August 18, 2011

The Appreciation Formula (Day 27 - August 18, 2011)

"The Office"
So, this morning, I'm lying in "bed" (my sleeping bag) trying to convince myself that I should get out from my warm cocoon and start the day.  The fact that I wasn't leaping for the door meant that my bladder was still asleep, for which I was immensely grateful. Actually, I found myself being grateful for a lot of things . . . for my tent keeping me dry through the rain last night . . . for my sleeping bag, blanket, and hoodie all working in tandem to keep me insulated from the cool nights . . . for having a good night even though it was one of the coldest yet ( . . . maybe I'm getting used to it?).  And then my eyes fell upon two of my most prized possessions . . . my rickety lawn chair and my 1970's style TV tray.  I smile.

To most, my chair and TV tray would be junk.  In fact, they were somebody's junk.  The rickety lawn chair is disintegrating at this very moment (the old bands of material being dry and crumbly . . . leaving little white bits on the floor of the tent), but thankfully has received a little TLC with some reinforcement bands added more recently.  It was given to me by a kind soul concerned for my well being.  As for the 1970's style TV tray, I purchased it at the local Thrift Store. (see Thrift Store Virgin)  It has a few stains, but is fairly sturdy . . . not sure I would want to eat off it though.  However, to me these two items represent the ability to work upright, saving my back from excruciating pain, and add a little "professionalism" to my operation.  I love them!

It occurs to me that I have never had so much appreciation for stuff until I had very little stuff.  That somehow seems logical and yet counter intuitive at the same time.  While I can certainly understand appreciating the few things I have quite a bit, it seems odd that I appreciate more when I have less.  One might have thought that the more you have to be appreciative about, the more you would appreciate.  Not so . . . at least not in my case.  I think people with lots of stuff appreciate things, but not to the same high degree as those who have very little.  In fact, I suggest, the more someone has the more likely they may take a lot of things for granted.  Things that many people would gladly give up their eye teeth to have.

So what does this teach me today?  Lots of things!  First, life is good when you appreciate what you have . . . and so if you have lots then take the time to truly be grateful and appreciative.  Second, it doesn't take much to make a huge difference in someone's life who has very little.  We see the disparity between the standard of living in the West and those who live in poverty, and we can get trapped thinking it would take so much to bring them "up to us".  Perhaps ideally those without will eventually have a good standard of living, but for right now let's simply focus on meeting basic rights and getting people out of poverty . . . and for that it takes relatively little compared to what we have.  And, third, things don't need to be pretty and perfect to be loved.  Same things goes for people, too.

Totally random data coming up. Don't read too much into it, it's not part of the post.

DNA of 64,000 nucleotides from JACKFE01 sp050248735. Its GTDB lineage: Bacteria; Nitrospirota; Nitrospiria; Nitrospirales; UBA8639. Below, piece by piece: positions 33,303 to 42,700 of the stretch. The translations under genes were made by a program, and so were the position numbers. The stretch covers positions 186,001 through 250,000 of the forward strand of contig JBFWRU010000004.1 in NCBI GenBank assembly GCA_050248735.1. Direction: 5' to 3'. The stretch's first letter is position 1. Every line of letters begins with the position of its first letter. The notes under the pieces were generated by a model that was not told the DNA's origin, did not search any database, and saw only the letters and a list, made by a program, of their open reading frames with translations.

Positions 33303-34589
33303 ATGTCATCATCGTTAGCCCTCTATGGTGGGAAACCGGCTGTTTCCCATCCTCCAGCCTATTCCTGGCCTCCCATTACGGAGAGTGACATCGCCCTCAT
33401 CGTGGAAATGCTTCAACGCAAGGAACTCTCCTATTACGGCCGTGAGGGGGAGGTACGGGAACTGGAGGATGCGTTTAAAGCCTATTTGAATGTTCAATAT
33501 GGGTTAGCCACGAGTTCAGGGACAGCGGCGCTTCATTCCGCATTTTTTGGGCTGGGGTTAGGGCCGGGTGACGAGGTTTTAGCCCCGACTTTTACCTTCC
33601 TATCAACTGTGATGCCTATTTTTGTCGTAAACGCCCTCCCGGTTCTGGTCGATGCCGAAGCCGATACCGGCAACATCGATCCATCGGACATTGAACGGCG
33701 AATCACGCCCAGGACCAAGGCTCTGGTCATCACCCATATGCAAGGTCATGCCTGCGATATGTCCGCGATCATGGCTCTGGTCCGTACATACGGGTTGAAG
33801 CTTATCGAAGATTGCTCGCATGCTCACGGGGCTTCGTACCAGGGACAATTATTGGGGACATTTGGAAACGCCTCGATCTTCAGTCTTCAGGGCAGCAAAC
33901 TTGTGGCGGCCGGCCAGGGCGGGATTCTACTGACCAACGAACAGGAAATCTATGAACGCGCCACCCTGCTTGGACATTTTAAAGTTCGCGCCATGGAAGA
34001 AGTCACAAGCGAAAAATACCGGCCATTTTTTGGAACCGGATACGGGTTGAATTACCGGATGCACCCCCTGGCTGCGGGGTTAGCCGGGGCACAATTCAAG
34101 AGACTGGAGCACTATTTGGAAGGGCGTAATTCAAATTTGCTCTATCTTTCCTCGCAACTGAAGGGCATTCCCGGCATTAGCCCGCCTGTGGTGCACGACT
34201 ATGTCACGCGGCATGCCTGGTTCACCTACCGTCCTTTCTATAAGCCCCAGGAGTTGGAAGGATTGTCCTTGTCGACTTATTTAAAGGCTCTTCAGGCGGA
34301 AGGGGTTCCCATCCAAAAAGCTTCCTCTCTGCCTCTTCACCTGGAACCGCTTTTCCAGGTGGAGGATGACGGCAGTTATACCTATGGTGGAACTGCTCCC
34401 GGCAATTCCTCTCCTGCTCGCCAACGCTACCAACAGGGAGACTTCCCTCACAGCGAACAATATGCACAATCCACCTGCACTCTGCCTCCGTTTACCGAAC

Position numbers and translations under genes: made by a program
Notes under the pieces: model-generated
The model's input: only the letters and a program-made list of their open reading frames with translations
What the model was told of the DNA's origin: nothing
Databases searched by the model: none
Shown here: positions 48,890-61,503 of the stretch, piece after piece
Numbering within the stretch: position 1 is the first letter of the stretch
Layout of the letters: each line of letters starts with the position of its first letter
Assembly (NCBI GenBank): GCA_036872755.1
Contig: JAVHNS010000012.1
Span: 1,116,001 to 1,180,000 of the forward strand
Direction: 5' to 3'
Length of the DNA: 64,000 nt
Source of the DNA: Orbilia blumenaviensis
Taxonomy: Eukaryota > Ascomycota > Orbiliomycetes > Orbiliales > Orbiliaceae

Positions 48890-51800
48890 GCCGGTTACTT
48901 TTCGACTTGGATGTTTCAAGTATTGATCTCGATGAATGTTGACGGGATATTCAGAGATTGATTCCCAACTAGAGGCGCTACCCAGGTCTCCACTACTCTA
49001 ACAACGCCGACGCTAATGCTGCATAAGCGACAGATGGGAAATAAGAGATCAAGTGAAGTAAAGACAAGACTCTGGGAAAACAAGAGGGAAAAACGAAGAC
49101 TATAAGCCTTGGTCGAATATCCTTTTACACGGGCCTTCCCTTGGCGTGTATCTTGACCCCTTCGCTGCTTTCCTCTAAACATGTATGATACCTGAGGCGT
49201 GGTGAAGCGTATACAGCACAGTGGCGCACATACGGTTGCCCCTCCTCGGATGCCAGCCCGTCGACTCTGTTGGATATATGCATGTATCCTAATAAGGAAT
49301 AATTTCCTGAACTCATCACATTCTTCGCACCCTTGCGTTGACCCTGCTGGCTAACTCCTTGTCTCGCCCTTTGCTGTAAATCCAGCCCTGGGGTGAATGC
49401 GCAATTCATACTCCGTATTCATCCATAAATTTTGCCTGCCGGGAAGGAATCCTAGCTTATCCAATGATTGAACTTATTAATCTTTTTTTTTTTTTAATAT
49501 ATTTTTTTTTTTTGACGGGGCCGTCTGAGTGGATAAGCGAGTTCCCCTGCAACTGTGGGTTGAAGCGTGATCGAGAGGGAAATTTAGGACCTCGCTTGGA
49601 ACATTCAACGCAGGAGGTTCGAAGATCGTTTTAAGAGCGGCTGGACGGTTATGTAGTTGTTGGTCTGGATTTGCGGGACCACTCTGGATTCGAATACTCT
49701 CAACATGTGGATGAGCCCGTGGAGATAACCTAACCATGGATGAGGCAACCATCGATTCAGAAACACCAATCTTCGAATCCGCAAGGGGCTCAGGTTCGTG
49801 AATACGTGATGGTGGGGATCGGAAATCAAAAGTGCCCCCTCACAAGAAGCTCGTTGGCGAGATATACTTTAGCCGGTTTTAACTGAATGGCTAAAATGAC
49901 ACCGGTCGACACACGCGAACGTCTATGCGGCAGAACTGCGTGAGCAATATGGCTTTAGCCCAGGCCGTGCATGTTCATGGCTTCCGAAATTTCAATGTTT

I'd love to hear from you.  What do you think about the above?  What sorts of things do you take for granted?  How might we develop an "attitude of gratitude"?


Hey!!  I'm That Poverty Guy . . . let's make a world of difference together.

Click here to see WACHOOKANDU. (recently revised)


  1. i think if everyone spent even one hour noting everything they did..and would shock them what they used to accomplish life as we know it for merely an hour.
    but it certainly would be a great short project to do today!!! then see what you could live without and what you couldn't! i fear some of us would think to deny ourselves anything on our list would cause us suffering...but we understand "suffering"? i think not....until a post like this makes it clear how blessed we are..and perhaps we should share our wealth!!!!!!!

  2. I swear that you have the tv tables that your grandparents owned when I was a kid. Actually Mom used them for decades perhaps until she died and perhaps you even saw them. They were good tables. When your grandma chose to go live in a senior's residence she had to make her whole life's belongings be narrowed down to what would fit in a 10'x 14' room. She had to pick out her favorite things and that was hard. But then she was surrounded by items all of which had a memory attached to. She appreciated that room of objects like no other house she had lived in.
    Love ya!

  3. Sean D. Krausert, EditorAugust 19, 2011 at 4:26 PM

    Thanks to both of you for these comments. Can you imagine a world where everyone appreciated what they have? It would be an advertising nightmare since they rely a lot on created a sense of being unsatisfied unless Joe Public bits their product. But seriously it would be a very much lighter world.